Thus, in an environment of care with an entire technological apparatus such as the NICU, they can be associated with the benefits of the light technology, identified as work in action, the reception, the humanization attitudes and the interactions of the family of the newborn with the multidisciplinary health team. Given that, as the neonatal environment is considered complex, the nursing professional has activities that involve psychosocial risks due to prolonged working hours, tasks that require an accelerated pace, repetitive actions, insufficient personnel and material, various shifts, among others (3).

In this sense, just as psychosocial risks are highlighted in activities developed by nursing professionals, a study emphasizes risk factors related to infants with very low birth weight, such as the occurrence of infection due to intrinsic risk factors related to immaturity of immunological development and ineffective skin barriers of protection and mucous membranes (4). However, there is also concern about the psychosocial risks of the health team in neonatology, since it is an environment that involves many feelings, both from professionals and relatives.

The extrinsic risk factors should also be highlighted, such as the manipulation of very low birth weight preterm infants by health professionals, the hospital environment, antibiotics, parenteal nutrition and invasive devices; however, there is a need for more rigor in the techniques used in procedures with the premature infant, the quantitative of personnel and greater attention in the performance of aseptic techniques (4).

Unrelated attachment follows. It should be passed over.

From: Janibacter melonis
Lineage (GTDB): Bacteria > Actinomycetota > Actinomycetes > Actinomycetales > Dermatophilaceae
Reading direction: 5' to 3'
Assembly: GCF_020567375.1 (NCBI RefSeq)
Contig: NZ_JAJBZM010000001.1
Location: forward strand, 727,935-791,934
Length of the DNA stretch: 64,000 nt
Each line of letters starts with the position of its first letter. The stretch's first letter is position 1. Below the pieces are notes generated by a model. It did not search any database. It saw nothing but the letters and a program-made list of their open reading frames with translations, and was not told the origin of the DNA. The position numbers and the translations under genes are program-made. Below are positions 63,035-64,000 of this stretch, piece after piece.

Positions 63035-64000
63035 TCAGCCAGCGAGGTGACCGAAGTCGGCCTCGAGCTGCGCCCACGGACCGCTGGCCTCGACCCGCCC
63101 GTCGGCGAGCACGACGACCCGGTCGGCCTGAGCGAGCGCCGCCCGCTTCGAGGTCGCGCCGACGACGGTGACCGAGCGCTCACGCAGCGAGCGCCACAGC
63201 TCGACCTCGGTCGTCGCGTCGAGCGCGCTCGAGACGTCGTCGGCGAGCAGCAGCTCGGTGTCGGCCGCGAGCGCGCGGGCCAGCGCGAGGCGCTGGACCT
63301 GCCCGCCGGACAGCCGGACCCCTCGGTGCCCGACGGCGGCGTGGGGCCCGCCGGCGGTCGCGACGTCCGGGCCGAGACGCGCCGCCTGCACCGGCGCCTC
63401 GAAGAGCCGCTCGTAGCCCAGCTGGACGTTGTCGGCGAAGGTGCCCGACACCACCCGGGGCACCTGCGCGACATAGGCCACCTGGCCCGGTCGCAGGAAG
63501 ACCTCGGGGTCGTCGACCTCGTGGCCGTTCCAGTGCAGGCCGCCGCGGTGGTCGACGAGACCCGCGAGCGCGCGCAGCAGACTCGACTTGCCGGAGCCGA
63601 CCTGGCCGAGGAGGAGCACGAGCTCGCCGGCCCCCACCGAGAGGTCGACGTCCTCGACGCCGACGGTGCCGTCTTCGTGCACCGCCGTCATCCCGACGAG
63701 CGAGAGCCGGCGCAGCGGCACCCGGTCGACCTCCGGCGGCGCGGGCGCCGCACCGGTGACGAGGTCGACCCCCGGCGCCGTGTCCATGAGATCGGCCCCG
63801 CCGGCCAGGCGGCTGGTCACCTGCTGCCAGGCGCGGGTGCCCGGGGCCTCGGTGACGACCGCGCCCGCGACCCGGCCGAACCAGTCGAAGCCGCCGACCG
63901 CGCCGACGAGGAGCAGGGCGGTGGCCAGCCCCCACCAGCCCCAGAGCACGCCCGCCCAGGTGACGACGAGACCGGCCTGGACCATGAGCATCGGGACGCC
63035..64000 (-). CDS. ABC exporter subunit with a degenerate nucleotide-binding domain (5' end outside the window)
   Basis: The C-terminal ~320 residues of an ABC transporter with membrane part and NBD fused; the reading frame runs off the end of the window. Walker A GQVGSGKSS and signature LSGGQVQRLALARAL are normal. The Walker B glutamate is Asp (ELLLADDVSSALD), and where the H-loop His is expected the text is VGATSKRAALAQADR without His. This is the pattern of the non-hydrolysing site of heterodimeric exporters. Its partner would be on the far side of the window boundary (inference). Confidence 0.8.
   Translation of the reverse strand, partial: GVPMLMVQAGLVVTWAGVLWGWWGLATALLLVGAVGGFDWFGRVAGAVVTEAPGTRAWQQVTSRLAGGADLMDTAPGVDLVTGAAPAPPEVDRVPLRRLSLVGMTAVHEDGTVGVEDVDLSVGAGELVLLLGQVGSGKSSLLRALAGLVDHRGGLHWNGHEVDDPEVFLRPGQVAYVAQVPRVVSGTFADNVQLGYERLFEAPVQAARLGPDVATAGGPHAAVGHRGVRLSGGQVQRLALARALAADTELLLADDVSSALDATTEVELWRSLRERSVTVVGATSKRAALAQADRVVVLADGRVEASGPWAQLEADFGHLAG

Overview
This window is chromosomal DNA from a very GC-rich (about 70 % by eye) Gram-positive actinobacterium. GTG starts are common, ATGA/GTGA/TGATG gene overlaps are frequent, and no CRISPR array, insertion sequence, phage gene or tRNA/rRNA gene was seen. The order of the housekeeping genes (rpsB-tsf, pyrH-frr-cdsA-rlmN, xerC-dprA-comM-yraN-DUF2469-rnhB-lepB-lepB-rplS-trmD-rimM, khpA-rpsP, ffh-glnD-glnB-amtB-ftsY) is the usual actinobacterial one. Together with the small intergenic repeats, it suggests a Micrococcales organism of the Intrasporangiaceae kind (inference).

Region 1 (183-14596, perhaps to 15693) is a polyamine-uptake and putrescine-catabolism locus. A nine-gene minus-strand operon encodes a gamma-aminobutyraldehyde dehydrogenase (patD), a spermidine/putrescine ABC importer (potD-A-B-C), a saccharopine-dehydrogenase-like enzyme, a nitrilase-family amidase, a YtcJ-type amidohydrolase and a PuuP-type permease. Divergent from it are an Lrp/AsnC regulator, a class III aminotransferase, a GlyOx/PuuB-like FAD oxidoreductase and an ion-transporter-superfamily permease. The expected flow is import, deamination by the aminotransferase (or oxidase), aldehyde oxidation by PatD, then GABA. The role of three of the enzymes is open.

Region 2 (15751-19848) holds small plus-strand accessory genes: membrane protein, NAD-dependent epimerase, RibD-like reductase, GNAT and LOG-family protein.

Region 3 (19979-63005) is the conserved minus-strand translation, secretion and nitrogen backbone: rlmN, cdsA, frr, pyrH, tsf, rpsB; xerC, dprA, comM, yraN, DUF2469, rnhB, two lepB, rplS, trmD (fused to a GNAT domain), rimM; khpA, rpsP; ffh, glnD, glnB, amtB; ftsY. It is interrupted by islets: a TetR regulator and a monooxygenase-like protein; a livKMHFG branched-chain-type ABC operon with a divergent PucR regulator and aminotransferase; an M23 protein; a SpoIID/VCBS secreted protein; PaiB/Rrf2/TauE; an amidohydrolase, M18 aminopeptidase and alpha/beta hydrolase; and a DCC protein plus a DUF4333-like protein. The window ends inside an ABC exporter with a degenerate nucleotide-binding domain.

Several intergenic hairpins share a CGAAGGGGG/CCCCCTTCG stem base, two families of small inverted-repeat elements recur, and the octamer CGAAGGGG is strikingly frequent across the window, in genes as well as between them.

One of the important aseptic techniques performed with the premature newborn is on the skin, as it is the largest vital organ, which protects our entire body with a whole integumentary system, contributes to thermoregulation, tactile sensation, fat isolation and storage, provides barriers against infections, toxins, losses of electrolyte fluids, and thus promotes the involvement of nurses and family members in skin-to-skin contact with the newborn (5).

Most of the professionals in neonatology work on exclusive dedication, with only a small part of specialists who highlight the interest in participating in procedures such as the installation of the peripherally inserted central catheter, getting involved in discussions with the multiprofessional team and, mostly, in nursing care in Brazil (6).

Nurses find themselves in functions that were formerly performed by technicians and auxiliaries, leaving the role of supervision and management to perform the tasks in patient care. From 2011, nursing care for newborns in the neonatology sector, previously performed by technicians, has been carried out by graduated professionals (6).

Therefore, while we have a body through which we act in the world, space and time are not a sum of overlapping points, nor an infinity of relationships from which our consciousness would extract the synthesis that would imply our body. We are not in space and time, we do not think space and time; we are space and time, our body applies to them and involves them (7).